Modern rodents range in size from pygmy mice weighing less than an ounce to stocky capybaras pushing 175 pounds. But even the largest capybara is a pipsqueak compared with some prehistoric rodents that resembled a cross between a supersized capybara and a hairy hippopotamus. Paleontologists estimate that one, Phoberomys pattersoni, may have weighed as much as 1,300 pounds. Another, Josephoartigasia monesi, was believed to be around 2,000 pounds, as big as a bison.
But these size predictions have long sparked debate. “People have said they’re the size of bison, but no one had any methods that could confidently nail down these sizes,” said Russell Engelman, a paleontologist pursuing his Ph.D. from Case Western Reserve University.
So Mr. Engelman proposed a new method for accurately describing the dimensions of these rodents of unusual size. In a study published Wednesday in the journal Royal Society Open Science, he downsized the animals by comparing a joint at the back of the skulls of Phoberomys, Josephoartigasia and other prehistoric rodents with those in large modern mammals instead of their pint-size relatives.
Between two million and eight million years ago, giant rodents like Phoberomys and Josephoartigasia inhabited South America’s wetlands. According to Ernesto Blanco, a paleontologist at Universidad de la República in Uruguay who discovered the Josephoartigasia skull in 2008, these giant rodents had a powerful bite that could generate three times as much force as a modern tiger bite, potentially protecting them from predators like terror birds and saber-toothed marsupials.
Much of our understanding of these rodents is tied to their size. “Body size is a key trait in mammals because everything you cannot physically measure in the fossil like ecology and physiology is correlated with body size,” said Virginie Millien, a zoologist at McGill University who studies the body sizes of rodents and was not involved in the new study. In 2010, Dr. Millien used fossilized femurs to estimate that Phoberomys was the size of a large antelope.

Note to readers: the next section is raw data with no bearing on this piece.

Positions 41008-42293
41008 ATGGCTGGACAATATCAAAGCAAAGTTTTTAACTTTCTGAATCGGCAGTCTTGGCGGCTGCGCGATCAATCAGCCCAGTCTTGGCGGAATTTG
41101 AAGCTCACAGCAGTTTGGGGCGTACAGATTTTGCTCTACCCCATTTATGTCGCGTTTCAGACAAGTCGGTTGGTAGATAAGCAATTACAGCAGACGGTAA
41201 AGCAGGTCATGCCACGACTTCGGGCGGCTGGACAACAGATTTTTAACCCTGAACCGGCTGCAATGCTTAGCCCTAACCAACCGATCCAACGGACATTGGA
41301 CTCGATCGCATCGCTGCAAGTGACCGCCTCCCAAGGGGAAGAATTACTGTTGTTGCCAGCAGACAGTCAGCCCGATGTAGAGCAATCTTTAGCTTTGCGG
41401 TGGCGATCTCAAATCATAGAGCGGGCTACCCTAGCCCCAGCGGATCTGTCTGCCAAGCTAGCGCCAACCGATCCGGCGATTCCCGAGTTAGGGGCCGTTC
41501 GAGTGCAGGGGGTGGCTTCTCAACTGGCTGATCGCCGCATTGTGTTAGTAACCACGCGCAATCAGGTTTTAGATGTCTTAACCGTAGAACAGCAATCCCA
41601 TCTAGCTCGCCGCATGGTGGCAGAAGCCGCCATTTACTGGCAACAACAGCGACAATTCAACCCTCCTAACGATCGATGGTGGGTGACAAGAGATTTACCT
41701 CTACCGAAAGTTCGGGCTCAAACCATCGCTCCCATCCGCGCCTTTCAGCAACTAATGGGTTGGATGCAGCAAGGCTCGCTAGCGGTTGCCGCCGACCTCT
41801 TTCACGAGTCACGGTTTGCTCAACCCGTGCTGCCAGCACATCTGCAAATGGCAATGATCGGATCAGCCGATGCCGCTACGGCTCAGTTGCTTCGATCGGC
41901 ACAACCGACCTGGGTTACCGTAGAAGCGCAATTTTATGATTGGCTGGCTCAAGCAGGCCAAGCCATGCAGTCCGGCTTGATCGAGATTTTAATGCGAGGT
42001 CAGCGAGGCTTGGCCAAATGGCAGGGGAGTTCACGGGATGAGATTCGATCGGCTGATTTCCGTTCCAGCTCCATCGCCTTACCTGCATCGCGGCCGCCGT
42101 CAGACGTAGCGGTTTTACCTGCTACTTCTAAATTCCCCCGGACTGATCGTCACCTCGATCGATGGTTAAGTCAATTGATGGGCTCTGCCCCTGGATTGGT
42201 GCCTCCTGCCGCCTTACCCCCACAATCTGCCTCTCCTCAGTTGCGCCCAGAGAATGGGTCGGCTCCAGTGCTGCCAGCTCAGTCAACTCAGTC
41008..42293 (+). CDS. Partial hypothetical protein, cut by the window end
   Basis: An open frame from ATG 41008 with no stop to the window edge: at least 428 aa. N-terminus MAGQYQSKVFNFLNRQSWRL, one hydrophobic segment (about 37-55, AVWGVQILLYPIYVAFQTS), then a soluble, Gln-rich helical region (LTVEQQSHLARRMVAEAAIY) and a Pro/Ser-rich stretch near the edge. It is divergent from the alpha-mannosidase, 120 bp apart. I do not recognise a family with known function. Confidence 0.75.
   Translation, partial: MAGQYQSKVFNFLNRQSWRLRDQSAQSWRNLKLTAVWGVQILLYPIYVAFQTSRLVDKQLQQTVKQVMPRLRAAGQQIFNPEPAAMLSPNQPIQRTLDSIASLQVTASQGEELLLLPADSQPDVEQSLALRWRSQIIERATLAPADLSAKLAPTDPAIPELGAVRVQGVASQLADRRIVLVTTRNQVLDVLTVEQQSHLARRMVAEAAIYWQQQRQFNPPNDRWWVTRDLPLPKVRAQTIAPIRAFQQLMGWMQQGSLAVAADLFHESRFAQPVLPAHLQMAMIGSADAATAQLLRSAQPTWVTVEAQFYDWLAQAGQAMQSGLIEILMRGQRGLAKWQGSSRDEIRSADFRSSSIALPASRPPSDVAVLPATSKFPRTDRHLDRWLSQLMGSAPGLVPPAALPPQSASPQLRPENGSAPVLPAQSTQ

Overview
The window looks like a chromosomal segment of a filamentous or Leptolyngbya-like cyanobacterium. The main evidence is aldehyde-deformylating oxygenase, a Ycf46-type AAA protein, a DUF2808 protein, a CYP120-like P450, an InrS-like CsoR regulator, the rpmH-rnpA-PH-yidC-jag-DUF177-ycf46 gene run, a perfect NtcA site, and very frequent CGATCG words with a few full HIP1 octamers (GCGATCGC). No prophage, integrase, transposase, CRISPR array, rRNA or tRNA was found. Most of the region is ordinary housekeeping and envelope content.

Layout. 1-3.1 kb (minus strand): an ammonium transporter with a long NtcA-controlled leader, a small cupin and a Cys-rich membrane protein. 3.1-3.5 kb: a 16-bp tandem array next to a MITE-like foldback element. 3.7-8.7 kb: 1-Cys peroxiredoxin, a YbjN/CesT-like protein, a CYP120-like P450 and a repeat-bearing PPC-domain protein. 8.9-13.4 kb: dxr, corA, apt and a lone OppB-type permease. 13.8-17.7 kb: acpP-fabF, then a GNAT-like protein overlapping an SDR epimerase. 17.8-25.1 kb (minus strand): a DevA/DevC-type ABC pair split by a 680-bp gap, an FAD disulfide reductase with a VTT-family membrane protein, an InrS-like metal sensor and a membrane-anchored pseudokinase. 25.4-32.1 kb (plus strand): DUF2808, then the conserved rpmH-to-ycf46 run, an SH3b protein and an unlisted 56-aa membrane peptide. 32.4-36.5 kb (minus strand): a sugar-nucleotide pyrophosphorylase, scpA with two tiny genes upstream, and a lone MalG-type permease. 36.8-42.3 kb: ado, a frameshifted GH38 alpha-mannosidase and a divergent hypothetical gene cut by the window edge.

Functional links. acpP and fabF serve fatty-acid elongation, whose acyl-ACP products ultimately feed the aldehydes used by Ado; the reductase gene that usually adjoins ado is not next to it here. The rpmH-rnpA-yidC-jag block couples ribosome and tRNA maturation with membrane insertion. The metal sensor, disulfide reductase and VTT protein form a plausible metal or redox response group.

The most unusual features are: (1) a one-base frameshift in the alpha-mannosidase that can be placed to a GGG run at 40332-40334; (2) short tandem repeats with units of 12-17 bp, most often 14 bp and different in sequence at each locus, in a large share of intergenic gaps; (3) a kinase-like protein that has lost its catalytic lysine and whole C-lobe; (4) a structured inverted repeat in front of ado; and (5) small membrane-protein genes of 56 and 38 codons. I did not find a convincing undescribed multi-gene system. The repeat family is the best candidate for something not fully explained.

Accurately sizing these gargantuan rodents has proved difficult. One reason is a lack of fossils. While paleontologists have unearthed leg bones and other bits of Phoberomys’s skeleton, Josephoartigasia is known from only a single skull. Without fossil evidence, researchers often rely on the anatomy of an extinct animal’s closest living relatives. However, traits like Josephoartigasia’s prolonged skull and Phoberomys’s bulky femurs are not found in living rodents. Thus, simply increasing the size of a capybara fails to render accurate anatomical estimates, and can yield distorted sizes similar to those seen in a carnival mirror.
So Mr. Engelman turned to the occipital condyle, the joint that helps connect an animal’s skull with its spine. The size of this joint varies little across all mammals to ensure the skull and spine stay securely attached, making it a bellwether for comparing different species. “Usually paleontologists look for traits that are different between animals,” Mr. Engelman said, “but when you’re looking at body size, you want to nail down the parts that have changed the least.”
Recently, Mr. Engelman measured the width of the joint in more than 400 species of mammals, including mice and African elephants. He discovered that the occipital condyle width was an accurate predictor of their dimensions. Because the width of these joints was similar across mammals of a particular size, he could compare the size of the prehistoric rodents’ joints with those of other large mammals without having to extrapolate.
This left Mr. Engelman with drastically decreased sizes: Phoberomys maxed out under 450 pounds, and Josephoartigasia weighed around 1,000 pounds — much closer to the size of a pony than a bison. “If I made every reasonable assumption I could to make the masses higher, I still couldn’t make them as big as people were saying,” Mr. Engelman said. “Even unreasonable assumptions couldn’t get them that big.”
Mr. Engelman also believes that this decrease in brawn may boost these rodents’ brains, which are measly for their perceived size. “They have small brains, but they may not have these ridiculously tiny brains that people think they had,” he said.
Dr. Blanco believes these figures are more realistic than previous estimates of these rodents weighing a metric ton. But he believes more fossil evidence is required before it is certain how large the largest rodents grew. “Even with this excellent method, we’ll have significant uncertainties until we have more than a skull,” he said.
While the new findings are less eye-popping than earlier estimates, Dr. Millien said 1,000 pounds is “still a really big rat.”